He had been with the Eagles for 18 years. He wasn’t sure whether there would be a 19th season.
Ted Williams has been a fixture in Philadelphia for almost two decades, and yet he hasn’t gotten much attention. He served under Ray Rhodes. He served under Andy Reid. He wanted to keep serving the Eagles organization but he wasn’t sure that would happen. When one head coach is fired and someone new replaces him, there tends to be quite a bit of turnover.
Williams, who had been the Eagles’ running backs coach for the last 16 years, wanted to stick around and work with Chip Kelly, but he was also prepared to say goodbye. He was ready for all sorts of scenarios.
“After 18 years, you kind of say to yourself ‘Anything is possible,” Williams said. “Fortunately, I was in a position, in my own mind, to go, stay or do nothing. It worked out in my favor, but I was never at a point where I lost a lot of sleep over it.”
Williams said he’s always felt as though the organization is “pro Ted Williams” and that he would be afforded every opportunity to “interview and make an impression” with Kelly. That’s what happened. Williams, along with Duce Staley, is one of only two coaches from the Reid administration to be retained by Kelly.
“All in all, it’s how you get along with other people that really matters,” Williams said at the NovaCare Complex. “We kind of sold each other in terms of what [Kelly] was looking for and was I able and willing to do what he wanted done. I think we came to a mutual agreement right away that I didn’t have an ego, and I wasn’t one of those individuals who gets older and gets set in his ways.”
That’s probably a good thing, because Williams’ ways are about to change. After what he emphasized was “a long time” as the Eagles’ running backs coach, Williams will serve as the Eagles’ tight ends coach in the Kelly regime.
It’s not an entirely new pursuit for Williams -- though it has been a while since he coached the position. Under Rhodes, Williams coached tight ends for two seasons. As Williams admitted, a lot has changed since then.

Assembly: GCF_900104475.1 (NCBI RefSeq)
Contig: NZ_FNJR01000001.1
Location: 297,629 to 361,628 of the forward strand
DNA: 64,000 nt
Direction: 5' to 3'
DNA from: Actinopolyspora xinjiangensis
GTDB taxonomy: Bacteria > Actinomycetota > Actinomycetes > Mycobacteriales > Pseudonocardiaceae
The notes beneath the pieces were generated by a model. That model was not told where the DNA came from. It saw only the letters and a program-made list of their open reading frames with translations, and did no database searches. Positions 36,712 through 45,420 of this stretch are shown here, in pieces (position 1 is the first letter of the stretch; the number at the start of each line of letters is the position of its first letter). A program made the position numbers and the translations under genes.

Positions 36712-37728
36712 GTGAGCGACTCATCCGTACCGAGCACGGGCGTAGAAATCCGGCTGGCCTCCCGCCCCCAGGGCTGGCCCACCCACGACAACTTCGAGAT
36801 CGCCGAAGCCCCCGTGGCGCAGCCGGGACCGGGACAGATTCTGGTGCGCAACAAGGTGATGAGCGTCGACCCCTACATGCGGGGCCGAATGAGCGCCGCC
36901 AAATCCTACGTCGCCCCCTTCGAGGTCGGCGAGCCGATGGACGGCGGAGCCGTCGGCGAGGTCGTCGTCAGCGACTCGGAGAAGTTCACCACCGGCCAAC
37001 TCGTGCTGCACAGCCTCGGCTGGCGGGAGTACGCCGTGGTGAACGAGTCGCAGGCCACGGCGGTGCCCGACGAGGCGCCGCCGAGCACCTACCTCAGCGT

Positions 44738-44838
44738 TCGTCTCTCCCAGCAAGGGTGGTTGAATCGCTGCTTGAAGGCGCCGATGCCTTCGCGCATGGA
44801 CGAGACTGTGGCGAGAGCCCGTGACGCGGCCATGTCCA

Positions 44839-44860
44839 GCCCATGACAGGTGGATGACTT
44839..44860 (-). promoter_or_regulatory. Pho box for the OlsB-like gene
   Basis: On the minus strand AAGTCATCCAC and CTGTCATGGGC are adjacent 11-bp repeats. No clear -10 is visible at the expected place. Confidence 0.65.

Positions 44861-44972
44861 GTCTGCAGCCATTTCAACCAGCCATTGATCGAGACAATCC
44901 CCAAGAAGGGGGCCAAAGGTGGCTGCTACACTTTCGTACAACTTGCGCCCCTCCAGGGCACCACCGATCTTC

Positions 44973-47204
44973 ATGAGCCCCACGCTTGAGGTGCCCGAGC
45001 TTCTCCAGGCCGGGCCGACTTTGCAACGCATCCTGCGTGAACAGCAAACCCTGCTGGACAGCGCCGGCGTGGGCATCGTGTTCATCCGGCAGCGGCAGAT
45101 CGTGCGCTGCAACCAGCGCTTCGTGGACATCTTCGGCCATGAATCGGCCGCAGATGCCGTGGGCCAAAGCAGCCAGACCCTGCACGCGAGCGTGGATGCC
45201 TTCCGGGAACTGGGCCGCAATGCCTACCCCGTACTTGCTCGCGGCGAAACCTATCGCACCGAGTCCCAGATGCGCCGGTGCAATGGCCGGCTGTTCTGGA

In recent seasons, the emergence of players such as Rob Gronkowski and Jimmy Graham -- along with the continued success of Tony Gonzalez -- has altered how some teams use their tight ends. Williams noted that, during his last stint coaching the position, tight ends weren’t necessarily seen as a potentially dangerous offensive option.
“When I was a tight ends coach, they weren’t so involved in the passing game as they are now,” Williams said. “Even though they’ve evolved to a passing-game tight end, there are still some things we did 16 years ago that they need to learn how to do.”
Brent Celek led the Eagles’ tight ends last year with 57 catches on 87 targets for 684 yards. He also had a touchdown. Williams said he’s still in the process of evaluating the team’s talent at the position -- along with how he can use those players in a forward-thinking approach.
“For me, the process is to ascertain how far the position has come since I coached it,” Williams admitted. “That’s a real process. The things that were done 16, 17 years ago, some of them are not done anymore. Some things that we used to do are done better now. That’s my challenge. To be enthusiastic and energetic about learning new things and processing new things, so I can be a better coach.”